“Did you know on social media there are really only about 4 1/2 degrees of separation from you and everyone else in the world?” he asked. By giving his core audience a reason to share information about Salt Lake Comic Con within its Facebook and Twitter stream, he was able to exponentially increase the reach of the advertising dollars they did spend promoting the event. By Brandenburg’s calculations, leveraging social media saved him upwards of $5,000 to $15,000 in advertising dollars a week.
It’s just not a good idea to ignore the “kapow!” of paid and organic marketing efforts working together. After all, who would Batman be without the Boy Wonder? Well-crafted, strategic, and sharable content can take your paid advertising efforts to the next level.
“We created content we felt our core audience would want to share,” he added. Brandenburg wanted to make it easy for fans to share info about his event, so he and his team created very sharable content. Even though there is a lot of great imagery within the comic book, geek and pop culture universe, Brandenburg wasn’t content to simply post pictures of Superman, Zombies, or Darth Vader. He added a sense of humor that gave his audience a reason to share.
“Know your customer inside and out,” he says. “Understand their needs at a deep level. We did a lot of listening — nobody listens.” He also suggests they found success by entertaining instead of selling. In other words, if all customers hear is, “Gonna buy?” they probably won’t.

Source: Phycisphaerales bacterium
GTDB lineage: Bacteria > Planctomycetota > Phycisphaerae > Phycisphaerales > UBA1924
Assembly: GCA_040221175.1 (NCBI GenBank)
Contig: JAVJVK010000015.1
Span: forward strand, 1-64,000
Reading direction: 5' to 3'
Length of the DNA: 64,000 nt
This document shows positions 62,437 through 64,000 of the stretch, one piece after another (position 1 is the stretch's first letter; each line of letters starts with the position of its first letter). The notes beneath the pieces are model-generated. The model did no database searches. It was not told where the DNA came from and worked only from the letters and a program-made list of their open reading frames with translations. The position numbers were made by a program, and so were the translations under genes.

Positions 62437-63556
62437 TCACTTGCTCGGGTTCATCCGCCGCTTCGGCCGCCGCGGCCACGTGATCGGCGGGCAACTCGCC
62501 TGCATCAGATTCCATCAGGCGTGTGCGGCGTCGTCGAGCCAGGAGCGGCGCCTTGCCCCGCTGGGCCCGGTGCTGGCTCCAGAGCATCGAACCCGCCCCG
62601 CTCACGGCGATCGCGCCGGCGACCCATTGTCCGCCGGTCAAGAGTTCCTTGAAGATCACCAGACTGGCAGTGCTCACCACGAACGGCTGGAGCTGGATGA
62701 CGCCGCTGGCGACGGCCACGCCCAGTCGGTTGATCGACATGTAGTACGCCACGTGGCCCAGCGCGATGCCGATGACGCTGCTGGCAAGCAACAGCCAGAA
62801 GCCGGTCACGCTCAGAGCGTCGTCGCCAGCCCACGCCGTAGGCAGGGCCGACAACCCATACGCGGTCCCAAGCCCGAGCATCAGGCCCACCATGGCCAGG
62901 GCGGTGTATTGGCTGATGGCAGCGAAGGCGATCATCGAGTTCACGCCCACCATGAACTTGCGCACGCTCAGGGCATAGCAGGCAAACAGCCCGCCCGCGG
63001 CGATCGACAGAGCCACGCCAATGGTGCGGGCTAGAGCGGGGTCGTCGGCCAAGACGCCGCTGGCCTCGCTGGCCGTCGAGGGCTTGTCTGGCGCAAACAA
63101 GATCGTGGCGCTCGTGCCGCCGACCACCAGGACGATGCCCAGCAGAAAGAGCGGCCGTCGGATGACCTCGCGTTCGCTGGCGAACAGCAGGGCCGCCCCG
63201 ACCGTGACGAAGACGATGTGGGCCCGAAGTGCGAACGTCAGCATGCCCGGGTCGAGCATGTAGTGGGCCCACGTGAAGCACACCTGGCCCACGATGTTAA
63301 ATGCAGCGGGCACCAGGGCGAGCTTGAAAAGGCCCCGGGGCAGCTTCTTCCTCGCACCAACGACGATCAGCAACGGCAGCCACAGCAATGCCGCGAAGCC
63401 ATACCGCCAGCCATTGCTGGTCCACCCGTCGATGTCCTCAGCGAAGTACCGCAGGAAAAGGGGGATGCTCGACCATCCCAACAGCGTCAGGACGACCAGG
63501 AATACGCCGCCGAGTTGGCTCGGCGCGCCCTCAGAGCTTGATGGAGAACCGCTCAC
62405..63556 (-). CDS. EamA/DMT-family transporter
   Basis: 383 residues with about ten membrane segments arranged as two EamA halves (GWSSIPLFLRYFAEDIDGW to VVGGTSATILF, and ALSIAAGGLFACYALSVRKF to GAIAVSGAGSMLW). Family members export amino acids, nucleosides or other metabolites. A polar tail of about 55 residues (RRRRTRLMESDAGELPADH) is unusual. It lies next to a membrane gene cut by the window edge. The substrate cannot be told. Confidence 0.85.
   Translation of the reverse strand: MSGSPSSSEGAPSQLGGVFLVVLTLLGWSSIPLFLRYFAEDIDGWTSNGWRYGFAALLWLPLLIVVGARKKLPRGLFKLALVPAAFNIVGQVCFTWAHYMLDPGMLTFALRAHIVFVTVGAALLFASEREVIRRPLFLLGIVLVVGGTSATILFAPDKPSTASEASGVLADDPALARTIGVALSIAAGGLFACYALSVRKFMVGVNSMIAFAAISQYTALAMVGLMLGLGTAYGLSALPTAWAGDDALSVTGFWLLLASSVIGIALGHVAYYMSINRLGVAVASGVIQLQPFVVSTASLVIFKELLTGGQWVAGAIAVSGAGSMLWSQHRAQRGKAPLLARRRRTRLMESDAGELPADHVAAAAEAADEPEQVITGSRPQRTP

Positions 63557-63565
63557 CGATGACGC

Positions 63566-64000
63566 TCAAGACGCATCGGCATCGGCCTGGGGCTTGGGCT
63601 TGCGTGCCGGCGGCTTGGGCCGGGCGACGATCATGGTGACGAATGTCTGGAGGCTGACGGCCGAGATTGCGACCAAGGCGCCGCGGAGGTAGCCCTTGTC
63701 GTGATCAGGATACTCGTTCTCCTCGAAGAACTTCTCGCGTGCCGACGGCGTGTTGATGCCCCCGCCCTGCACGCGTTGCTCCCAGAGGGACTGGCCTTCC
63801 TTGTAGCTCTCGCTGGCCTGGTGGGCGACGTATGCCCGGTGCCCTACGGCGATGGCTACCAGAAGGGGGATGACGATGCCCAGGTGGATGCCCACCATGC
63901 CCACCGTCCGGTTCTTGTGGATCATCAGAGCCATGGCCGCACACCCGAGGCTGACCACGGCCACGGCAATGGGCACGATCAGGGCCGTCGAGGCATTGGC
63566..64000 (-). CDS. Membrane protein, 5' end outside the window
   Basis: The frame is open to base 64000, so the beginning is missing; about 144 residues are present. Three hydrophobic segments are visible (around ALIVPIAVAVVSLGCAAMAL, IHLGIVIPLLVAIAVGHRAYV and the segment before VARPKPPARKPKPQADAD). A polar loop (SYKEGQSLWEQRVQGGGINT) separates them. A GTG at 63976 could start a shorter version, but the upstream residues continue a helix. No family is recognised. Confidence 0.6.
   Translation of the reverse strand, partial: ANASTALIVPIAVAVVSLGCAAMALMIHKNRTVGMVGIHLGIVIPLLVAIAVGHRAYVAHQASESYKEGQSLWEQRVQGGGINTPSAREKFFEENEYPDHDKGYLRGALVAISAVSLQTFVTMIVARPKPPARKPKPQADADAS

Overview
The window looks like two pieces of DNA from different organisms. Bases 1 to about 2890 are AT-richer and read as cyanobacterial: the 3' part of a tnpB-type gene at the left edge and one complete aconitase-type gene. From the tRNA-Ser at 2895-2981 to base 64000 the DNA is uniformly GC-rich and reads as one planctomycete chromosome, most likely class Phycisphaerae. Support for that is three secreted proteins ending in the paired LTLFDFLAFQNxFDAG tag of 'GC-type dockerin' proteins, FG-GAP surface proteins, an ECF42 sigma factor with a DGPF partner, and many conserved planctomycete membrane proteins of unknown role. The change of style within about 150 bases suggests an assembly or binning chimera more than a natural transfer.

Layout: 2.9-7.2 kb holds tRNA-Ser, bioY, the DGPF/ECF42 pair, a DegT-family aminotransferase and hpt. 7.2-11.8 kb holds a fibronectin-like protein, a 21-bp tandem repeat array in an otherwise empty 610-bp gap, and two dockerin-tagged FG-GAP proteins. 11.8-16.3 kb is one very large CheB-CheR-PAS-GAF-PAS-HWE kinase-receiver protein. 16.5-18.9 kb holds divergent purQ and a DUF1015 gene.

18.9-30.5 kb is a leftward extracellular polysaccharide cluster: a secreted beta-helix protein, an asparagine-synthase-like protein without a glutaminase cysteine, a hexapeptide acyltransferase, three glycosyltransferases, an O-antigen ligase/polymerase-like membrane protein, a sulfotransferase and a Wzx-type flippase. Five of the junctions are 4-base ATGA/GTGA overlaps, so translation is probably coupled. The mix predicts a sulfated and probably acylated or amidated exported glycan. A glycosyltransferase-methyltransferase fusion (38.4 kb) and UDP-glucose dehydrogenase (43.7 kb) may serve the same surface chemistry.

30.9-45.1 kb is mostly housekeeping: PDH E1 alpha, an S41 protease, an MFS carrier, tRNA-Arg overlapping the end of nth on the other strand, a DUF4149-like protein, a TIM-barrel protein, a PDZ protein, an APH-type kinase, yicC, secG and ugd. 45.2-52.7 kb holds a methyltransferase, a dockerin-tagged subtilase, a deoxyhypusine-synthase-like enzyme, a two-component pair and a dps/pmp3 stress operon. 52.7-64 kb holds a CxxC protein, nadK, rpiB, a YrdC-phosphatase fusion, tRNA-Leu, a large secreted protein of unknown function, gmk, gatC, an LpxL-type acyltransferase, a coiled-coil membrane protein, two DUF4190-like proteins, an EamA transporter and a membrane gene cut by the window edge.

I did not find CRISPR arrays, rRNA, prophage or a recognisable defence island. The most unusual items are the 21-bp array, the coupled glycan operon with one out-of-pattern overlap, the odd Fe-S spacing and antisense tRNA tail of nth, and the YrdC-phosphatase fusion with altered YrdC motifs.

“Social media allowed us to have a conversation with a million people a week within 600 miles of Salt Lake City,” said Brandenburg. “You’d think it would be Business 101, but if you’re going to have that many conversations all at once, you’ve got to listen to your customers, understand their needs, and come through in the end.”
Most small business owners will never organize an event for over 72,000 comic book and sci-fi fans, but that doesn’t mean there isn’t a lot to learn from Captain Kirk or the Incredible Hulk. Pulling off Comic Con is a serious endeavor that required Brandenburg, Farr, and their team to look at what others had done before and learn from tactics outsiders used to market their products and services. Then they architected a strategy that engaged comic book fans and movie fanatics to laugh, have fun, be entertained, evangelize and ultimately become customers.
Maybe Brandenburg and Farr deserve capes after all.
A Main Street business evangelist and marketing veteran with 25 years in the trenches, Ty Kiisel writes about small business finance issues for lendio.com and is author of the book, "Getting a Business Loan: Financing Your Main Street Business."
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